SBJ/June 25 - July 1, 2007/SBJ In Depth

Networks, leagues battle perceptions in ratings dips

It has become the dominant story from today’s top sports events, garnering headlines and the focus of sports television and talk radio.

It creates a trail of sound bites and spin and puts sports and network executives on the defensive, while giving fodder for the Chicken Littles of the world who insist the sky is falling on sports.

What is it? Today’s television ratings.

The story from the 2006 World Series wasn’t the performance of the St. Louis Cardinals, but the record low rating for the five-game series. The recently concluded 2007 NHL Stanley Cup Finals set an all-time low ratings mark, including one night that became NBC’s lowest-rated night ever — that’s right, EVER.

The headlines emanating from the 2007 NBA Finals weren’t focused on the San Antonio Spurs’ dynasty. Instead, the story was how viewers turned away in droves, making it the lowest-rated Finals in league history, and how one game attracted fewer viewers than an HBO series — even though HBO is available to only one-third as many homes.

There’s more. Ratings for the 2007 Bowl Championship Series were down dramatically. The 2007 NCAA basketball tournament was one of the lowest rated in history. And NASCAR is going through its second straight season of declined ratings.

Even the country’s strongest league, the eternally healthy NFL, has seen its ratings drop slightly over the past decade.

The situation is frustrating league and network executives to no end. Not so much by the ratings declines, most of which were expected. Rather, network executives are irritated by how the media is reporting the numbers and the dire warnings they portend.

In talking about the ratings for this year’s NBA Finals, John Skipper, ESPN’s executive vice president of content, complained about a New York Times game story that he said included three paragraphs about the series’ dismal ratings. “It’s shocking to see how mainstream this has become,” Skipper said. “Ten to 15 years ago, you didn’t see ratings stories in the sports pages.”

But reporting TV ratings has become a staple of today’s sports reports, much like newspapers’ entertainment sections keep score of box office receipts for movies, and network and league executives are girding themselves for more negative ratings stories for years to come.

“We will continue to see ratings challenges if you continue to look at the television broadcasts of single games in single seasons,” Skipper said. “It’s not that complicated. I don’t know why anyone would be surprised by this.”

Despite the drop in ratings, executives insist that they are in good shape. Researchers at the four biggest broadcast networks say sports ratings are not dropping nearly as fast as prime-time entertainment programming. In fact, they say sports programming, especially when it is live, is holding up relatively well.

“There is no way that sports will not be impacted by fractionalization, which is a meta trend,” said Alan Wurtzel, NBC Universal’s president of research and media development. “As people go from having a dozen channels to 50 channels to 100 channels to 500 channels, there’s no reason to believe that sports won’t be impacted that way.”

While the sports industry is dealing with record ratings lows, the entertainment industry in Hollywood is seeing a greater erosion in their audience, and it’s one that puts sports’ drop in a better context and a better light.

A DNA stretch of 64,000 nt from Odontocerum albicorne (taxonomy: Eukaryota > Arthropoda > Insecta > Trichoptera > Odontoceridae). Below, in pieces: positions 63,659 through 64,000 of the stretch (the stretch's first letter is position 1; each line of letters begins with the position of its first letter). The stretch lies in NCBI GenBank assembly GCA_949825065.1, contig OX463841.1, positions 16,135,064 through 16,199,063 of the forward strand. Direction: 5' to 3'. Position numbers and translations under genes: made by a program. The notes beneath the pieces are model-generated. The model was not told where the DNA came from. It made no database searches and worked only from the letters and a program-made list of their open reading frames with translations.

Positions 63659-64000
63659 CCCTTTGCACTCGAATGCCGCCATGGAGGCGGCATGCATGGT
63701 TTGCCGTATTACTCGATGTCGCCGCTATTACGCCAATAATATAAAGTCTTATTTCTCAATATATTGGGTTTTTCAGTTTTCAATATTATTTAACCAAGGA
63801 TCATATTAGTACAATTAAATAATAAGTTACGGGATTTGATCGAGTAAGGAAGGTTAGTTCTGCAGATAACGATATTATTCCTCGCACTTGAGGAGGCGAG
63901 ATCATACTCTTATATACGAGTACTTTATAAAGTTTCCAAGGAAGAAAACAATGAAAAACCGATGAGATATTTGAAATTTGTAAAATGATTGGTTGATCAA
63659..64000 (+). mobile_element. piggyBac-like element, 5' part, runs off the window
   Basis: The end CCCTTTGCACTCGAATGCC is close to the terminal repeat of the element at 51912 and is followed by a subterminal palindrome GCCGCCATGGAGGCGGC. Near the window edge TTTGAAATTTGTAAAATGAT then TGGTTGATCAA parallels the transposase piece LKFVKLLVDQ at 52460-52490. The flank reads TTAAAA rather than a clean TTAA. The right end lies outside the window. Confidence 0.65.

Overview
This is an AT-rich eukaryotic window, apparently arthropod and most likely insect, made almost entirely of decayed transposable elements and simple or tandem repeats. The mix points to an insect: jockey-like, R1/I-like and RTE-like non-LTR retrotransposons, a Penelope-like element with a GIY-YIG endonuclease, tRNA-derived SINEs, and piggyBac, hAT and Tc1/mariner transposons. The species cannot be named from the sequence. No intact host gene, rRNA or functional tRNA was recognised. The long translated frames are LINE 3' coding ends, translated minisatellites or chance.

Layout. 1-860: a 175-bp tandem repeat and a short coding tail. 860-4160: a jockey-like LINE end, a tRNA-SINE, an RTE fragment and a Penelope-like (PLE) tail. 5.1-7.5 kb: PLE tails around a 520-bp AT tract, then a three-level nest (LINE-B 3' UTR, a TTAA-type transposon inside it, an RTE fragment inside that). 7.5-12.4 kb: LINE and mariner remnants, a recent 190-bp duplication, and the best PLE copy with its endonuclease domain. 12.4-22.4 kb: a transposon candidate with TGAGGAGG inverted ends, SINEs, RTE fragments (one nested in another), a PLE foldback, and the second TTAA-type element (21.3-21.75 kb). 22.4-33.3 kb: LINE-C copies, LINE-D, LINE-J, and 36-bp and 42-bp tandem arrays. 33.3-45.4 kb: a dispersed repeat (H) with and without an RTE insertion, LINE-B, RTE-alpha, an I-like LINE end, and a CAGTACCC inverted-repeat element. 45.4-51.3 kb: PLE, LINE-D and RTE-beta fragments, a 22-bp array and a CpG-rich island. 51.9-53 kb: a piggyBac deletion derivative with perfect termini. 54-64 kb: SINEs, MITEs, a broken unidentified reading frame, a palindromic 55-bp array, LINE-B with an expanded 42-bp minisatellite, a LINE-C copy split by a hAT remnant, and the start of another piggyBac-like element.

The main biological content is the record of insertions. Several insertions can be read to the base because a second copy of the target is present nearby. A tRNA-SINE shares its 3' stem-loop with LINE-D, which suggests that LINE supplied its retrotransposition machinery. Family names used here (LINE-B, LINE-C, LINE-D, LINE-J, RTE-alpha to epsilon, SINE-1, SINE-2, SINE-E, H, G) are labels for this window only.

Overall, the combined prime-time ratings for the four big networks have dropped about 29 percent from the 1996-97 broadcast season to the 2006-07 season, from a combined 37 ratings points to 26.4. This year, broadcast executives were concerned by significant decreases in prime-time stalwarts like “Lost” and “American Idol.”

By comparison, sports programming is relatively healthy. Take one of the highest-rated sports from 2006 — Fox’s NFL package — which has seen its Sunday afternoon game ratings drop just 6 percent since 1996, from an 11.3 to a 10.6.

Fox’s regular-season ratings for Major League Baseball are down 11 percent in that same 10-year period, from a 2.7 to a 2.4. And though ratings have dropped for two consecutive years, NASCAR races are seeing higher ratings than it reported 10 years ago.

The Daytona 500, for example, saw ratings rise 17.4 percent from 1997 to 2007.

“There are quite a few sports to look at and see a 10-year trend that’s a much better story than a 30 percent decline,” said Michael Mulvihill, Fox Sports vice president for research and programming strategy.

“Not every sport is up, obviously,” Mulvihill said. “But I think you can see examples where high-profile packages that have been on broadcast TV a long time are holding up better than entertainment programming.”

But other properties have not been holding up as well. In 1999, the year after Michael Jordan retired from the Chicago Bulls, NBC posted a 4.3 regular-season rating. This season, ABC posted a 2.0 — a 53 percent drop.

Similarly, the NHL has seen a 42 percent regular-season drop from 1997’s 1.9 on Fox to this year’s 1.1 on NBC.

There are a number of reasons for the drop — star appeal, matchups, broadcast windows, fragmentation — but the fact remains that when more people watch 20-year-old “Mama’s Family” re-runs on ION than the Stanley Cup on Versus, it’s tough to battle the perception that sports ratings are tanking.

But  record low TV ratings don’t necessarily translate into record low interest in a sport.

“That’s where you run into a paradox. Where you do have sports that are hitting record-low ratings and yet, when you look at the biggest picture and you compare it to everything that’s going on in TV, a lot of these sports are actually pretty healthy compared to broadcast prime time,” Mulvihill said.